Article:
Have you got a handle on your cloud infrastructure security?
November 26, 2019
The growing popularity of Infrastructure-as-a-Service (IaaS) solutions has created unique challenges for security teams to manage.
The scalability, flexibility and cost-efficiency of IaaS has led enterprises to move parts of their IT capabilities, or in rare cases their entire estate, from ‘on-prem’ to the cloud.
As a result, IaaS is now the fastest-growing of the three cloud computing models. But the adoption of cloud, hybrid cloud or multi-cloud IT systems has created additional layers of complexity and ambiguity for security teams to manage. Common cloud security risks include insufficient access management, insecure APIs or misconfigurations on the customer side. All of which can lead to serious security incidents.
Who’s responsible for cloud infrastructure security?
On-premises IT can be expensive and require space and maintenance, but IT and security teams also have more control, visibility and accountability. There are fewer grey areas with on-premises. The enterprise is solely accountable for the organisation’s systems and data.
Cloud infrastructure, by contrast, divide up that responsibility and visibility. Some aspects of security fall to the customer, some to the cloud service provider. This ambiguity can create additional risk. The customer may not know where their responsibilities start and end.
Gartner predicts that by 2022, 95% of cloud security incidents will be the customer fault, most likely the result of system misconfiguration. Perhaps more worryingly, McAfee reports that 99% of cloud incidents go unnoticed. The fact that almost all cloud incidents aren’t being identified signals a critical lack of visibility into cloud system security and awareness around responsibilities.
If you’re unclear about who’s responsible for what, Rackspace summed up the shared responsibility of cloud security quite nicely as follows:
- The provider is responsible for the security OF the cloud
- The customer is responsible for the security IN the cloud
For an exact breakdown of who is responsible for what, you should refer back to your own provider’s documentation. But at a high level, the provider is responsible for securing the compute, network and storage layers within their data centre. The customer is responsible for securing the applications, data and services that are running in their cloud environment.
Siloed visibility and reporting
Whether your systems are hosted in the cloud or on-premises, it’s vital to be able to see every asset across devices, applications and databases, in every environment. As we often say, you can’t secure what you can’t see.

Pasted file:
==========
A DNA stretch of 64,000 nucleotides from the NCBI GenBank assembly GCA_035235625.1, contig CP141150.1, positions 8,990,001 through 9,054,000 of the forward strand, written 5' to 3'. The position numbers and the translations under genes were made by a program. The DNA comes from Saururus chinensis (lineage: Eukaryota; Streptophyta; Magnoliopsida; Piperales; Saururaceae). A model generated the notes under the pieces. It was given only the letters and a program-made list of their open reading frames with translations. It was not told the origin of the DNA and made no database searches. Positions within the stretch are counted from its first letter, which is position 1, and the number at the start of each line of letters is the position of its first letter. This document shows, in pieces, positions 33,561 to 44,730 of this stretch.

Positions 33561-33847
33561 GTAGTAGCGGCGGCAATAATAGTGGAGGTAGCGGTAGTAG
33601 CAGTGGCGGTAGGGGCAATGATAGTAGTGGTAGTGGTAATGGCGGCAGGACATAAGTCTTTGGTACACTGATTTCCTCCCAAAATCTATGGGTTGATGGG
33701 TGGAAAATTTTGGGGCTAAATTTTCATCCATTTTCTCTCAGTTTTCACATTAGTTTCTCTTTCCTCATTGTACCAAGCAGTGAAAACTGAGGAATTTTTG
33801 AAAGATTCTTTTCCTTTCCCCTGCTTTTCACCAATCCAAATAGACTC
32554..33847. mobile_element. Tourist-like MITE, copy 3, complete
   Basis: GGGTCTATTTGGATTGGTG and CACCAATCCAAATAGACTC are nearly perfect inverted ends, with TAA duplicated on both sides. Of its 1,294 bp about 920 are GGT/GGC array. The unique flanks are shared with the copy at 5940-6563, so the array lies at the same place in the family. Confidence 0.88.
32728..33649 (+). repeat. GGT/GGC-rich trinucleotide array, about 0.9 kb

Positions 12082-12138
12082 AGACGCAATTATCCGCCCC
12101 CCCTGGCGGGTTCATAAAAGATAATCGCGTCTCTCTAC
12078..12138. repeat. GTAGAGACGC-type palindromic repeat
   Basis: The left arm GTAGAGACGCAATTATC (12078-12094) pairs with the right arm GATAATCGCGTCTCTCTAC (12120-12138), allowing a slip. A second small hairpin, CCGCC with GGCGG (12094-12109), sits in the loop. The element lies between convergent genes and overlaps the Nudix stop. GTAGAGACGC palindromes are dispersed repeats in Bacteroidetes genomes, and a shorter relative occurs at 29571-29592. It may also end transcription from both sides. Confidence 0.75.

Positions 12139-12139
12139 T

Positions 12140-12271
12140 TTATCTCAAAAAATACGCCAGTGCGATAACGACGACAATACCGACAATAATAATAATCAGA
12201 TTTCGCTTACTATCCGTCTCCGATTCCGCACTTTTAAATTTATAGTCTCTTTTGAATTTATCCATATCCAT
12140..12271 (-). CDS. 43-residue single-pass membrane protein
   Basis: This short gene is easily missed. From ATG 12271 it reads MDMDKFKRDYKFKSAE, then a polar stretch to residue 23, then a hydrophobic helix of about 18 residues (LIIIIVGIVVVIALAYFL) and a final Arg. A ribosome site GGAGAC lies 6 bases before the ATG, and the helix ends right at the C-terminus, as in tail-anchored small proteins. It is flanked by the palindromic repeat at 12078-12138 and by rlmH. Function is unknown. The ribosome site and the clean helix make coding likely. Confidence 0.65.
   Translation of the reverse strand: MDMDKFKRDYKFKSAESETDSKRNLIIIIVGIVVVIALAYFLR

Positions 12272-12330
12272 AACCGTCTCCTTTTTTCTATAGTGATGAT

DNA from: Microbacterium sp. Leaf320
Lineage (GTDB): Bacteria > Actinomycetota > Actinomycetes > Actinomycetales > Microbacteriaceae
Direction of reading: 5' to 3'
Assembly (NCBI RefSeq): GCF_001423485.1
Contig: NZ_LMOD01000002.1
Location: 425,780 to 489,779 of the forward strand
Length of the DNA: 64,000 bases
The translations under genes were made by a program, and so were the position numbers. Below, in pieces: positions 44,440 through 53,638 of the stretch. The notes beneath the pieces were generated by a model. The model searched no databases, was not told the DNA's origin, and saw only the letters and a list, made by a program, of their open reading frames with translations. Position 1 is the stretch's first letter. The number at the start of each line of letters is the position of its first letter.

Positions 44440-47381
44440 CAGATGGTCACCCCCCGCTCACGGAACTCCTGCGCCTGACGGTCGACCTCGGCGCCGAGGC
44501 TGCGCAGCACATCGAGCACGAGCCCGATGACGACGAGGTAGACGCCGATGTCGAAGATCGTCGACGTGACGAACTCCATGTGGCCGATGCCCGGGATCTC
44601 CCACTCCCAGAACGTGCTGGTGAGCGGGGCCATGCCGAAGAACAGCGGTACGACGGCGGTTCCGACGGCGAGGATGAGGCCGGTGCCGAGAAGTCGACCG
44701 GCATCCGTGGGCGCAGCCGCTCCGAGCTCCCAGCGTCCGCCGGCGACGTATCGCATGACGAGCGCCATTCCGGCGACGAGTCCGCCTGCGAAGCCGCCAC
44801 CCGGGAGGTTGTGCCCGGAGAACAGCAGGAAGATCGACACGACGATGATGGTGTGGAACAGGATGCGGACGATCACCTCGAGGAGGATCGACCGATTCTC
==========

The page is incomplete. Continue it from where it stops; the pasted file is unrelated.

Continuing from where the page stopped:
For large enterprises, migrating to the cloud has been a slow and complex process with many moving parts. As mentioned earlier, some large enterprises have opted for hybrid or multi cloud solutions.
While this does have some benefits – greater flexibility, redundancy, resiliency, feature availability and security – it also increases the attack surface and the complexity of the environment, which can hamper cloud infrastructure security.
Almost all businesses want to be able to move fast and be agile, two things that cloud computing can facilitate. But the downside of this can be that organisations make the move to the cloud faster than IT, Security or corporate policy are able to handle.
Cloud infrastructure makes it easy to spin up new instances and even easier to forget about old ones. These neglected instances can become ‘cloud zombies’ – active assets that are unmonitored and unpatched, creating additional risk for the organisation the longer they are left online.
Similarly to running many different tools, having multiple cloud instances across different providers can also create serious challenges when it comes to reporting. Pulling data from different sources, combining, formatting and presenting it back is time-consuming. As we reported recently, the average security team spends 36% of its time producing manual reports.
This siloed visibility presents challenges for security teams but even greater challenges for the wider organisation. Information silos lead to reduced visibility, which increases the overall risk of controls gaps. These gaps in controls coverage increase the risk exposure of the organisation. Ultimately, unified visibility of all assets and controls, whether in the cloud or on-premises, is foundational to securing the organisation and its data.
A unified view of cloud and on-premises IT
Continuous Controls Monitoring can pull all of your cloud environments into a single unified dashboard. This provides visibility of all of your on-premises and cloud-hosted environments, reducing the risk of coverage or controls gaps within your IT environment. It can also help you stay on top of cloud-specific security pain points such as weak identity and credentials management, preventing unauthorized access and strengthening the authorisation process.
Book a demo to find out how Panaseer can help you improve your cloud infrastructure security. If you have any questions about anything mentioned in this post, feel free to get in touch on Twitter, LinkedIn or by email.